Elaborate cape-wielding illusions aren’t so much on the cards of this super-power group’s performance as comedic piss-takes on the trade and inducing that heartfelt sentiment that for one moment, one split second, the audience can leave behind its skepticism to invest in the innocent belief that magic exists.

Band of Magicians is a ‘boy band’ of sleight-of-hand masters brought together by Australian James Galea and comprising himself and three Americans who’ve been making waves in magic circles. Together, they’ve concocted an interactive performance that utilises Frisbees thrown into the crowd for random selection and wows and confounds without that air of overconfident cockiness and fireworks that often reads standard on stage.

Despite being a ‘band’, each magician performs his act solo; collaborating only in-between takes for more dynamic feats of deception, including the masterfully choreographed and exceptionally soundtracked poker game, and a whimsically beautiful exhibition of coin-transference.

First up is Justin Flom, Band’s pretty-boy/Nick Carter counterpart. His is less impossible more illusion, as he toys with spin wheels and levitating tables. It’s fun, however less impressive than his peers. Justin Willman is more engaging and cleverly entertaining. Calling on Siri to teach him a trick with cloth and banana, he allows the ‘bot to confuse banana with bandana and proceeds to fold the fruit ludicrously for us. Nate Staniforth is more traditional; reading minds and threading a swallowed needle and thread, but it’s Gallea who commands. When he enlists an audience member, the skeptical Fred, it’s as though he has predicted this match made in comical heaven (perhaps he has?) Despondent Fred relinquishes $50, hides his watch before Galea can make it vanish, and scrutinises the table as he bets bottom dollar on Galea’s version of the cup-and-ball – all amidst bales of audience laughter.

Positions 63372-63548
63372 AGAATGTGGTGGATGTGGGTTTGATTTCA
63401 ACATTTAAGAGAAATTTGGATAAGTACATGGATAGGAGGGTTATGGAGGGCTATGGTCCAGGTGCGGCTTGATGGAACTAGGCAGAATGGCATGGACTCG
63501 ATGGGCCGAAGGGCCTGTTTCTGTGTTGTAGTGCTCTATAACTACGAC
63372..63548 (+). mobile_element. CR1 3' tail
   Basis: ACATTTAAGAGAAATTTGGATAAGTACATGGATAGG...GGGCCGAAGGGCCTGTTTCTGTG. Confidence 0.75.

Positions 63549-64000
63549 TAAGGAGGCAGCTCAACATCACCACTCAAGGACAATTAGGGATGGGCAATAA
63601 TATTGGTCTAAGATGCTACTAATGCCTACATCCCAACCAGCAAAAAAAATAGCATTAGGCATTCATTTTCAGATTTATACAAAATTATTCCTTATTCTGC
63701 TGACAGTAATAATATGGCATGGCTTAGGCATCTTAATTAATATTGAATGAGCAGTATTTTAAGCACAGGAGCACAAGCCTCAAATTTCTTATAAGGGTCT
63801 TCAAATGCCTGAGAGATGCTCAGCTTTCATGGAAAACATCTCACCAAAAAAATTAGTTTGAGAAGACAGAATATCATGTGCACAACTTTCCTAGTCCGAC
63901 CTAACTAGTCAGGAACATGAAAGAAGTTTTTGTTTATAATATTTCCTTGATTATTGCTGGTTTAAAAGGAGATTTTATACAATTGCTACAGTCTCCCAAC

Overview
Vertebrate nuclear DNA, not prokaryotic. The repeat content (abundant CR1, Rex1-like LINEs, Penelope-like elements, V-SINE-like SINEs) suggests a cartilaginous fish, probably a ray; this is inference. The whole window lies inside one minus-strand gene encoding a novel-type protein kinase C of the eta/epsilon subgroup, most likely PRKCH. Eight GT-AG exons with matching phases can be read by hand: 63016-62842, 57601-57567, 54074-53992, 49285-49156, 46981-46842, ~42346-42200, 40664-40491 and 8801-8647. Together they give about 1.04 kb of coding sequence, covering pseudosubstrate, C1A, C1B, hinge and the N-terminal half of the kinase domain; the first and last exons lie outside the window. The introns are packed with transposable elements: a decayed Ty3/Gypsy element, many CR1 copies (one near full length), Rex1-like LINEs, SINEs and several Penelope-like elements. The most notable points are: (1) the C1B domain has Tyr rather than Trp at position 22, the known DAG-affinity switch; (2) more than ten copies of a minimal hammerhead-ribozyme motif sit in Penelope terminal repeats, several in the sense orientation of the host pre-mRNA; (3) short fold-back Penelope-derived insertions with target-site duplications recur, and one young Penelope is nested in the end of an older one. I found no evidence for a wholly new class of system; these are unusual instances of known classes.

Three hours of live magic with four talented up-and-comers? It’s intriguing, befuddling, deceiving, entertaining, and hilarious. Absolutely hilarious.

4/5 stars.

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